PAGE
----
Category Archives: Shell-shock

Gertrude Harris

A remarkable lady died on Tuesday, at the age of 101. Gertrude Harris campaigned for many years to clear the name of her father, Harry Farr, who had been executed by firing squad in 1916. Eventually her efforts, and those of others, persuaded Des Browne, then Minister of Defence, to issue a blanket pardon for […]

Shell-Shock and magic: ‘The Enchanted Cottage’ (1924)

When I first heard of the 1924 film The Enchanted Cottage I was told it belonged to the vast legion of the many, many lost silent movies. Then I learned from the useful Silent Era website that a print did exist in the Library of Congress archive. And now a DVD is on sale from […]

W. H. R. Rivers and Arnold Bennett

The Times Litt. Sup. has been discussing the psychologist W. H. R. Rivers recently (based on Ben Shephard’s interesting-looking book, Headhunters) so I sent them this letter, which appears in the current issue: Sir, – Ashok Bery (Letters, August 1) notes how the writings of W. H. R. Rivers influenced the imagination of W. H. […]

Shell shock, newspapers, poetry

The other day I blogged my disagreement with Roy Greenslade’s  sweeping claim in the Guardian : Only later did the public learn of the high casualty toll and the horrific nature of trench warfare, such as the use of poison gas and the effects of shell shock. About shell shock I cited an article from […]

A ‘shell-shock’ western

Another enjoyable curosity from Grapevine Video. The Stolen Ranch (1926) was directed by the young William Wyler, learning his trade making B-picture westerns. The film begins with this title: and there follows a sequence in the trenches; we are introduced to ‘Breezy’ Hart, who, according to the intertitle, ‘didn’t know what the war was about, […]

Private Stephen Graham and Private Isaac Reid

Stephen Graham’s A Private in the Guards (1919) is  one of the very best memoirs by a man who served in the ranks. It also puts forward a tough philosophy of warfare.His book’s first sentence is: ‘The sterner the discipline the better the soldier, the better the army.’ Although he was, as a private, on […]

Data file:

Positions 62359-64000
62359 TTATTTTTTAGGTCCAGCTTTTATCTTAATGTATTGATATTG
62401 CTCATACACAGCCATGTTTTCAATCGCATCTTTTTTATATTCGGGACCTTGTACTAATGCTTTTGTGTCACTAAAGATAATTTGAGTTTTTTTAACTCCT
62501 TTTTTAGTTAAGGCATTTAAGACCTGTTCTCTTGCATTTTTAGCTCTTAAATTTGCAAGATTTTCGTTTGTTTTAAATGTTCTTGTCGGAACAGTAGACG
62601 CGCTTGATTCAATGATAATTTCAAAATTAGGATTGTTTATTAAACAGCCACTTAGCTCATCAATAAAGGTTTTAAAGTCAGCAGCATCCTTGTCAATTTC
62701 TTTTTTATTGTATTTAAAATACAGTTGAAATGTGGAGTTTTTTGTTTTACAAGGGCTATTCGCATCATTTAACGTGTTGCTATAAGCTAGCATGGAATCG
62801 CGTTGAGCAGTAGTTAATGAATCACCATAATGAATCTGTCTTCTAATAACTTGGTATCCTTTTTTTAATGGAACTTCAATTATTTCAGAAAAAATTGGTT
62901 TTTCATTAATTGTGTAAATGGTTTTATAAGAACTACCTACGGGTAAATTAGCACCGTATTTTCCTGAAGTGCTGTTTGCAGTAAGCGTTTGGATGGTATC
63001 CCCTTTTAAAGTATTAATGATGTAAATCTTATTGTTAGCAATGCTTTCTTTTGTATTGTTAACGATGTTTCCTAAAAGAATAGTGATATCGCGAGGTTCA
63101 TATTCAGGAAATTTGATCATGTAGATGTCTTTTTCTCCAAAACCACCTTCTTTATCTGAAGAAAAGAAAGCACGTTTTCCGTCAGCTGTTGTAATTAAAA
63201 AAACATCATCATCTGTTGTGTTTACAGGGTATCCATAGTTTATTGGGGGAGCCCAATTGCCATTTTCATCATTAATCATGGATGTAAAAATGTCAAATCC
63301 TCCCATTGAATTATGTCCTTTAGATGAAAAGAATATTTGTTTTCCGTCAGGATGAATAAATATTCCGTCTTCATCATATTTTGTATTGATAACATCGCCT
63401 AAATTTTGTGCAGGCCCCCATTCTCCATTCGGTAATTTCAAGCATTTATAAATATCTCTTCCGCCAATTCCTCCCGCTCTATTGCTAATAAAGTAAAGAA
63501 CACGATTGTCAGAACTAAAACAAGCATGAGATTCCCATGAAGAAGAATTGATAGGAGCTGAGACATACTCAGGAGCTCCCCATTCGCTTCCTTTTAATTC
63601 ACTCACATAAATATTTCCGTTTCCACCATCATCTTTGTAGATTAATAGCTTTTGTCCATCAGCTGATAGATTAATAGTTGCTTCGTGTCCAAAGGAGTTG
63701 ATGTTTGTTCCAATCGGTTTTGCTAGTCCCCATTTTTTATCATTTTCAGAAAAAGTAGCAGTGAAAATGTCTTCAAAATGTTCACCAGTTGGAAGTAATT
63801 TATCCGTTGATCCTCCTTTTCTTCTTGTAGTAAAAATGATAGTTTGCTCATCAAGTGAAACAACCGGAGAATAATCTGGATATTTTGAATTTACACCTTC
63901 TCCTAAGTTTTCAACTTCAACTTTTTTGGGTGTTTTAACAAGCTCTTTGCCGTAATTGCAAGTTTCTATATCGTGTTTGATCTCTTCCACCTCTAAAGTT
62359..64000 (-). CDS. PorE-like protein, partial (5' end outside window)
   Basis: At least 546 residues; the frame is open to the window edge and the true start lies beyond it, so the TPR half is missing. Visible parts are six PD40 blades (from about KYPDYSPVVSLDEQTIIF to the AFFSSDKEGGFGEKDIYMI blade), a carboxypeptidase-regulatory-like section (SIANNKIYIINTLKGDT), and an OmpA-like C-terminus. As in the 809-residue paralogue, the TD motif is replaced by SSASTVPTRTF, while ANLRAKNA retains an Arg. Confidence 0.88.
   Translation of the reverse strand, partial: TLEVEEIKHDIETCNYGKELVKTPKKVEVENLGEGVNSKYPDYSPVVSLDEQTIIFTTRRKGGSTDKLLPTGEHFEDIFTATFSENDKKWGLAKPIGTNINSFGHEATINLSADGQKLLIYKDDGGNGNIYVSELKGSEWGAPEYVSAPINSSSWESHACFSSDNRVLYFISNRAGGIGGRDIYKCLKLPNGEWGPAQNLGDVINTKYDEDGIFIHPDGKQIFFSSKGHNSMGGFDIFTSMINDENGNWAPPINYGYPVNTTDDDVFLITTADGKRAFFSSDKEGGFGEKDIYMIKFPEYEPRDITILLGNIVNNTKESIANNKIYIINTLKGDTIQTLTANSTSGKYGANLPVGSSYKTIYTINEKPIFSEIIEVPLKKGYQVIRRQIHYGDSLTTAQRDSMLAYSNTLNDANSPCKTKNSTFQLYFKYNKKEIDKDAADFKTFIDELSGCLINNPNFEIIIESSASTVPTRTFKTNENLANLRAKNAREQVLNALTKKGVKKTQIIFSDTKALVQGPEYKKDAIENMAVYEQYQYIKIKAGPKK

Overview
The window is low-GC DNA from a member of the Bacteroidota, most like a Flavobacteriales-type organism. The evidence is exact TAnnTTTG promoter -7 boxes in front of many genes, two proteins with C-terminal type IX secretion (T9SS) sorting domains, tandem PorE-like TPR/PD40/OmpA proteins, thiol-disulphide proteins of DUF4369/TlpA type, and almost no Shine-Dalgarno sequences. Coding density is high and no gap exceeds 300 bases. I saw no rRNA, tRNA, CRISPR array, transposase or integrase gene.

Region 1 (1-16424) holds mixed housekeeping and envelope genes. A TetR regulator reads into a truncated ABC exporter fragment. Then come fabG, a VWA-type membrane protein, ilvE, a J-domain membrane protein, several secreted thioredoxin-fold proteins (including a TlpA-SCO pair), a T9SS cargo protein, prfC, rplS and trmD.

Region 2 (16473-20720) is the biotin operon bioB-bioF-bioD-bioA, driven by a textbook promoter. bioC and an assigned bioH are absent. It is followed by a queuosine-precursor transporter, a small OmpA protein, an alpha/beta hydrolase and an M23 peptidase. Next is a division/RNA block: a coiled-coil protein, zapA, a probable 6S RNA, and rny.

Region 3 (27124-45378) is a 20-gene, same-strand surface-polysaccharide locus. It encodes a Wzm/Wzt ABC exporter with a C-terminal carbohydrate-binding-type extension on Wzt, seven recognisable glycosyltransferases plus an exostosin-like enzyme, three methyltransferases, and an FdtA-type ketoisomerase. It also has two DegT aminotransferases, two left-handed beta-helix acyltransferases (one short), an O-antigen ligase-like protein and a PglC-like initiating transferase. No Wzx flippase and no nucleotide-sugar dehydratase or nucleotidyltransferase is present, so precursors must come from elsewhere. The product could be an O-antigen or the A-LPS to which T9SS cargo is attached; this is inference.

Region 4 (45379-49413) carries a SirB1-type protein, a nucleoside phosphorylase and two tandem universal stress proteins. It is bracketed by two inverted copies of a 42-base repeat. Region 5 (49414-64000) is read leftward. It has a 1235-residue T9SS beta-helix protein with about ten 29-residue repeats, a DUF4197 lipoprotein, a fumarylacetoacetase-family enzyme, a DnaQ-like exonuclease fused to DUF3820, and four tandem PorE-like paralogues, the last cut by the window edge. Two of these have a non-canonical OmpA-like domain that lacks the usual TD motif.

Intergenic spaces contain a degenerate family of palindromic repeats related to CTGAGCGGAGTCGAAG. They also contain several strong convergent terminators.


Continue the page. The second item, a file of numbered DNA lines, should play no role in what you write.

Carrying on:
“Remembering War” at the Wellcome Collection.

This was a one-day conference organised in conjunction with the excellent War and Medicine exhibition at the Wellcome Collection. A number of speakers explored different aspects of the themes of memory and war, in ways that connected fascinatingly. To start with, Martin Conway from Leeds gave a laid-back presentation about memory in general. He talked […]

War and Medicine II

A couple of weeks ago I mentioned this exhibition as one probably worth seeing, and yesterday finally got myself along to the Wellcome Collection near Euston, which I had never visited before. Yes, tt is well worth visiting. I was most interested in the WW1 stuff, of course, and there is plenty of it. More […]

War and Medicine

The website of the Wellcome Institute, on the Euston Road,  gives fascinating details of its exhibition, War and Medicine. This covers the development of military medicine from the Crimean War to the present day. The website suggests that there is plenty of WW1 material, including sections on facial reconstruction, and on “shell-shock”. There will be […]

Vera Brittain and the barrier of indescribable experience

Today’s Telegraph reprints a 1968 essay by Vera Brittain reflecting on war and gender. Here’s an extract: During the periods of waiting, especially when the newspapers reported the imminence of a “great push”, ordinary household sounds became a torment. The striking of a clock, marking off each hour of dread, broke into the immobility of […]